I suspect I’ll be largely unsuccessful in this, but I wanted to write about what Tennessee means to me. My sister, Ashley, told me about the band above (Drew Holcomb & The Neighbors) a few months ago. She pointed me to this song, “Tennessee,” and it captures almost perfectly my own sentiments about Tennessee. One of the big benefits of taking this job with The Greeneville Sun is that it gets us home to Tennessee.
I wrote last year — or tried to, at least — about why the South is a special place. Far more talented writers have tackled that elusive question before. But Tennessee itself is different for me, in a more local kind of way. As the song above says, I was born in Tennessee and raised in Tennessee. Virtually all my best (and worst) memories for the first twenty years of my life take place in Tennessee. Still, it’s more than that.
One of the best memories I have is when Dad and I took a drive one summer day to Jefferson County, Tennessee, while I was home from college. We were hunting for any clue about my grandfather’s father and his roots. My great-grandfather’s story is still a mystery to us; we don’t know who his dad was. So Dad and I visited the musty archives room in the basement of the Jefferson County Courthouse, looking for any clues in what are known as bastardy files. You can figure out what that means. We drove around Douglas Lake in Jefferson County. One hundred years ago, that lake wasn’t there. The Tennessee Valley Authority, when damming the Tennessee River, created the lake in the process (this is the case for many lakes in East Tennessee). While efforts were made to remove and reinter bodies that would have been in the lake’s path, some weren’t. So, with our roots being so enigmatic, for all we know we could have kin buried under Douglas Lake, after all these years.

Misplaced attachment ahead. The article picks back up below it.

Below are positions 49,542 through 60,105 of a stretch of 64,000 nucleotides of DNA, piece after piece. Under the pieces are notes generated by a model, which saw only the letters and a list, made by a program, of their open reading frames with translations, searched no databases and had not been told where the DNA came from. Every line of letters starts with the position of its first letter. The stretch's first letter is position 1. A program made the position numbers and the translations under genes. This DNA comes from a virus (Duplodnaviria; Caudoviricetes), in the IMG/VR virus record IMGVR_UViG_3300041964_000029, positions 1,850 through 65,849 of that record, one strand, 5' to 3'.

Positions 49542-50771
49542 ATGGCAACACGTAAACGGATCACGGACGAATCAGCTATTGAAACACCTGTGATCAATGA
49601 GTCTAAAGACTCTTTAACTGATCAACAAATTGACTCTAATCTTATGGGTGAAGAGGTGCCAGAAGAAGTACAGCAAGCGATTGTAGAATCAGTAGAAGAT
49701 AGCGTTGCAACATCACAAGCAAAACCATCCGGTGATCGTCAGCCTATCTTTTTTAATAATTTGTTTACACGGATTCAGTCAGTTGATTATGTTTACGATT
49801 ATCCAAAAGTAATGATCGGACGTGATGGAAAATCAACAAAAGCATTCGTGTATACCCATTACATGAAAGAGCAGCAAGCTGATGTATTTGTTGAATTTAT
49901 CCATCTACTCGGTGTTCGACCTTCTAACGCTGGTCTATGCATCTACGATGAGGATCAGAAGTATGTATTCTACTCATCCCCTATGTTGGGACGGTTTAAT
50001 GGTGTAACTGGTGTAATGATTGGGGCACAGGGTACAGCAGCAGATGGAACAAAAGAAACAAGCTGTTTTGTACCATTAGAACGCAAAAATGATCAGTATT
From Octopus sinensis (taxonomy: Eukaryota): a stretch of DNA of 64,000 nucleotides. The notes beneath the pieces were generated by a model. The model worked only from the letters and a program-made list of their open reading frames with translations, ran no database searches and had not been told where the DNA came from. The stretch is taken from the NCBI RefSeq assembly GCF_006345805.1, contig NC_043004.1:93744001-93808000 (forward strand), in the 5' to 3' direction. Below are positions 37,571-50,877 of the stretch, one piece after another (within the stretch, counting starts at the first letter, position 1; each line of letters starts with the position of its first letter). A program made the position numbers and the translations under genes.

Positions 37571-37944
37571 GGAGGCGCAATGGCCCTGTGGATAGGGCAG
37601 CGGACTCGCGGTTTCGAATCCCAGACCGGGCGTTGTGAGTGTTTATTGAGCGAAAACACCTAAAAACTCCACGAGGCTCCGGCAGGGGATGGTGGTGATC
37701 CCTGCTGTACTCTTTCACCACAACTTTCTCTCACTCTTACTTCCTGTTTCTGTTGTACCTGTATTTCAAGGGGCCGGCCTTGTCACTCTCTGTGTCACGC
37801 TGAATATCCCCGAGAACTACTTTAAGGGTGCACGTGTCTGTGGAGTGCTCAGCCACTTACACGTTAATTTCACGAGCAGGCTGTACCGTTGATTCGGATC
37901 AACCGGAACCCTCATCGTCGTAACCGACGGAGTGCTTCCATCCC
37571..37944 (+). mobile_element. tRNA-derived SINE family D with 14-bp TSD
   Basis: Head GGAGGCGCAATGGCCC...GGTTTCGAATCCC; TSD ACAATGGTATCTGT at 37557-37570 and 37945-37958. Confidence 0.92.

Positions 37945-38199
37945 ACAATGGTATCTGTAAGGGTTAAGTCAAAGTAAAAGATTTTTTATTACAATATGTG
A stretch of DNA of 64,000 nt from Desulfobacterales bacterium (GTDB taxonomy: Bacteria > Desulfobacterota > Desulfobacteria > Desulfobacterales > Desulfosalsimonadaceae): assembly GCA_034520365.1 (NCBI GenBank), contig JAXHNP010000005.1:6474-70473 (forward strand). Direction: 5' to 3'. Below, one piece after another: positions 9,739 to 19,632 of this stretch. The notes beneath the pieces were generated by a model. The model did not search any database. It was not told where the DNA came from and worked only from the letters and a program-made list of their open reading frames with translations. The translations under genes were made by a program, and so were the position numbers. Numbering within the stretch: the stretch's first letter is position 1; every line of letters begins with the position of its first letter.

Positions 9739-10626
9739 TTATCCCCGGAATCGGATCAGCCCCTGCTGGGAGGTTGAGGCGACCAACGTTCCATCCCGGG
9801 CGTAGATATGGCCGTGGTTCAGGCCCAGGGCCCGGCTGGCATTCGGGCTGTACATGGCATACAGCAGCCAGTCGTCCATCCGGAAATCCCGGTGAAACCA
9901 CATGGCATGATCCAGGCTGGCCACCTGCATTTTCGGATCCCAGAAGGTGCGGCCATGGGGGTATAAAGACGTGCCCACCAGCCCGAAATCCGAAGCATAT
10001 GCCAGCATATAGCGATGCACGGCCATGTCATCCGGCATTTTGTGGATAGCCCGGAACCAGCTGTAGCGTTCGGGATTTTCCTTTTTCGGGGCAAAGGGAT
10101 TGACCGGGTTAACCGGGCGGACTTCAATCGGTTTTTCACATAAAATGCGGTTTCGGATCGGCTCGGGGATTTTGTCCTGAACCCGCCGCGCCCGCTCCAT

These are the sorts of things that aren’t exclusive to me and my family history, but which certainly anchor my affections to my home state. As I wrote in that piece last year, the South in particular is known as a place that often becomes a character in its own right, not just settings for our stories. I think when you’ve roamed around a place as much as I have roamed Tennessee — down its back roads and through its green valleys — it’s easy for a place to feel like a person, not just a place. Inhabit it with your own memories — the mind’s residue of life shared with those around you — and saying hello again to a place is like saying hello again to a family member. That also means you know a place’s shortcomings, yet you can love it in spite of them.
Why is it that some of us are so drawn to the concept of place, a particular place? Is it the sense of belonging? Is it a sense of homely comfort? Is it safety? Is it knowing that as well as you know a place — like people — there’s always more of it to learn? Always more to experience?
I think somewhere deep in my marrow I know the answers to some of these questions, but I have no words for them. I think one could spend a lifetime groping in the dark for the right words for such a thing and still not come close. It’s a wonder-ful thing, really.